After 70 Years, Toys 'R' Us May Close

Douglas A. McIntyre

Media rumors say that Toys “R” Us may liquidate its American stores after a Chapter 11 filing did not give management the tools to turn the company around. The failure once again shows that the nation’s oldest retailers, from Sears to J.C. Penney, cannot defend themselves from the ravages of e-commerce and the effects of debt.

Toys “R” Us was founded by Charles Lazarus in 1948. The toy business was large enough that he was able to compete with department stores that had toy sections. A standalone chain of stores offered children and their parents a chance to wander aisles of toys uninterrupted by other merchandise. Over time, however, the limited inventory made Toys “R” Us a one-stop shop that was not a destination for other products. As competition increased as department store toy sections grew and with the coming of e-commerce companies led by Amazon, Toys “R” Us ran out of time. Looking back, it probably should have expanded the list of products it sold.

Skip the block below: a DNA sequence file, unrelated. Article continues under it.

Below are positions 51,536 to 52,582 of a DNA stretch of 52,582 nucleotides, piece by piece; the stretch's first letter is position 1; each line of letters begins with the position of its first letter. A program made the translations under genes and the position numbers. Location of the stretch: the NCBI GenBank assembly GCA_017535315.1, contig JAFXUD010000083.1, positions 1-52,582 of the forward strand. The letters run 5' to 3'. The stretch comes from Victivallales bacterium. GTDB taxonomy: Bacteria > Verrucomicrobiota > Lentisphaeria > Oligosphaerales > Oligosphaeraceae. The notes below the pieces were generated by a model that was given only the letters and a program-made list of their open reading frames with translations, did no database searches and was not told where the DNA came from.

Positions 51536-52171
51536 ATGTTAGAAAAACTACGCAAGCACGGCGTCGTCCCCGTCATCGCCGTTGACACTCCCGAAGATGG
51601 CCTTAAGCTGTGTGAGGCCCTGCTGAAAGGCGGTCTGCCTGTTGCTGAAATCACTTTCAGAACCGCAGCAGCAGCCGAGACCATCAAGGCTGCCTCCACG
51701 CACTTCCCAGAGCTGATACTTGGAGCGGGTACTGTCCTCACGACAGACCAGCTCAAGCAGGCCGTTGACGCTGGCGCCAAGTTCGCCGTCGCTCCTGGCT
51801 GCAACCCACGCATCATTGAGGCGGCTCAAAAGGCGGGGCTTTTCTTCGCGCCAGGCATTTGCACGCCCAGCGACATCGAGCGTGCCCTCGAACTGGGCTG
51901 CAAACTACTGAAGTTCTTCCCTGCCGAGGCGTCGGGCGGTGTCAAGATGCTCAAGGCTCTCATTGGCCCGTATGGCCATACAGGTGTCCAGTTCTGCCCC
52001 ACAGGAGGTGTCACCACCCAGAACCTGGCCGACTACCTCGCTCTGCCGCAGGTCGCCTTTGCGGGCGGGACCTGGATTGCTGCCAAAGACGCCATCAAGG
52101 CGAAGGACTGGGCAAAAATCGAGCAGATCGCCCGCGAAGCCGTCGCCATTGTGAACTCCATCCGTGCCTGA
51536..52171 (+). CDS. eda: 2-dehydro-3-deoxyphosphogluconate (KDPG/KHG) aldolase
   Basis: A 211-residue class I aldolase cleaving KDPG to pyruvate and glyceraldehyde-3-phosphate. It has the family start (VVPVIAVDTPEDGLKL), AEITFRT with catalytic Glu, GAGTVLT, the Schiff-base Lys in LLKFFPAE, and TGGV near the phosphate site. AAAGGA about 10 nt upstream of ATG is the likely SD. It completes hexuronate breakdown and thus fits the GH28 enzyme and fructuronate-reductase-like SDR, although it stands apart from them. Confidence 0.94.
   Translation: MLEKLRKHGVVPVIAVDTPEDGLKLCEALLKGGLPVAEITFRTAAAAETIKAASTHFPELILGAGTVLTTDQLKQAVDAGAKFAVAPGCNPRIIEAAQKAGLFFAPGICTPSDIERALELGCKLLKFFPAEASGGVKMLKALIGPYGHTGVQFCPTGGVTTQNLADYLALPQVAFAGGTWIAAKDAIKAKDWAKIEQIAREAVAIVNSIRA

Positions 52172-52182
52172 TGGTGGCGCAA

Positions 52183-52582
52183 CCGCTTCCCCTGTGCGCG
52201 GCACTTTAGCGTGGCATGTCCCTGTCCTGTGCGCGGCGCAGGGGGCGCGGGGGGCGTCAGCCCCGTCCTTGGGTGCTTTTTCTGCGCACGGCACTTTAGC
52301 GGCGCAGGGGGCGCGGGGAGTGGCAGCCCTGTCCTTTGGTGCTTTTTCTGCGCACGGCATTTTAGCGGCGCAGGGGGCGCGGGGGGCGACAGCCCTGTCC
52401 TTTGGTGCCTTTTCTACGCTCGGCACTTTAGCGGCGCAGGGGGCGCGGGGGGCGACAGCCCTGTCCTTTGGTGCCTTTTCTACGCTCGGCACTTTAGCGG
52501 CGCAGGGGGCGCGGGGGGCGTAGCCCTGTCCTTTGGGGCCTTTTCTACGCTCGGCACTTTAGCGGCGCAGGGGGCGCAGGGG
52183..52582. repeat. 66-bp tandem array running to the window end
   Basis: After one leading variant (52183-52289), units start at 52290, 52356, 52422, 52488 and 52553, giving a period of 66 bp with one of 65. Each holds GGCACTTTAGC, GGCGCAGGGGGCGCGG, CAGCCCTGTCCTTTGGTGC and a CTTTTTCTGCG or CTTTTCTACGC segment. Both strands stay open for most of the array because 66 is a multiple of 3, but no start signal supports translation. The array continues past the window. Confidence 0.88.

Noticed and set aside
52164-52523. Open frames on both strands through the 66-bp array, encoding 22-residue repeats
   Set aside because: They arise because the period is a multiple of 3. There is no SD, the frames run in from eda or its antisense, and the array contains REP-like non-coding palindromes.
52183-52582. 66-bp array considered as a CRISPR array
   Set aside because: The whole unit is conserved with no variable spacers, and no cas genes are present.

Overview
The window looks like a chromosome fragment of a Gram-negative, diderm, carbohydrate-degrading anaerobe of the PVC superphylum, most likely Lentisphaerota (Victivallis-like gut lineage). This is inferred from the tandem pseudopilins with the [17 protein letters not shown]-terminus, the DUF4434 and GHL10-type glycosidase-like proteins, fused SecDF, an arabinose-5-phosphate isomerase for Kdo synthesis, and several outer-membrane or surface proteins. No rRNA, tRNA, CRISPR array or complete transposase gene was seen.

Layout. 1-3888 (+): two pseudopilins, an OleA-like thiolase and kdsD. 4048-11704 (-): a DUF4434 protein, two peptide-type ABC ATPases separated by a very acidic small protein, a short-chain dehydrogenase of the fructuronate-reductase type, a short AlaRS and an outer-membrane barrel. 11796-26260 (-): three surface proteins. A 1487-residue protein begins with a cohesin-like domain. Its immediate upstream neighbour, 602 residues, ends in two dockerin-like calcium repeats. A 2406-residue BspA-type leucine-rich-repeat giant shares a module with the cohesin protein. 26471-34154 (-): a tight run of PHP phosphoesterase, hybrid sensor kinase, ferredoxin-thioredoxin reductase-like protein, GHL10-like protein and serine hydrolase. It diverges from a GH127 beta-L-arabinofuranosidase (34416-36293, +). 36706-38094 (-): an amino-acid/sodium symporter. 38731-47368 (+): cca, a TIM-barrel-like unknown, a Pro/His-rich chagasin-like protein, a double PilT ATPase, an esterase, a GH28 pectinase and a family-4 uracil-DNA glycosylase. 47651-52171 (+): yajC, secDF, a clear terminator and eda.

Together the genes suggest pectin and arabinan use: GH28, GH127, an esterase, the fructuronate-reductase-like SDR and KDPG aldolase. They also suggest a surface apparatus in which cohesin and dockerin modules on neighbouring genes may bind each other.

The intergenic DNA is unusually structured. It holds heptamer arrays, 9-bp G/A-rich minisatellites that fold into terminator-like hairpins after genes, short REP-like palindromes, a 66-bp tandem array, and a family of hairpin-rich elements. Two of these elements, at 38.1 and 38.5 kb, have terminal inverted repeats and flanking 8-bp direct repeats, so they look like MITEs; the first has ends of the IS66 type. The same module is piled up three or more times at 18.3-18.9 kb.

Some who followed the fortunes of the retailer said its demise was based on a 2005 leveraged buyout for $7.5 billion. However, if the retailer had been successful enough, the debt burden may not have mattered.

The Toys “R” Us collapse shows how little iconic retail brands matter anymore. The stock prices of J.C. Penney, Sears and other retailers that have been at the center of American retail, sometimes for over a century, have been cast aside by customers who show that often brand does not matter.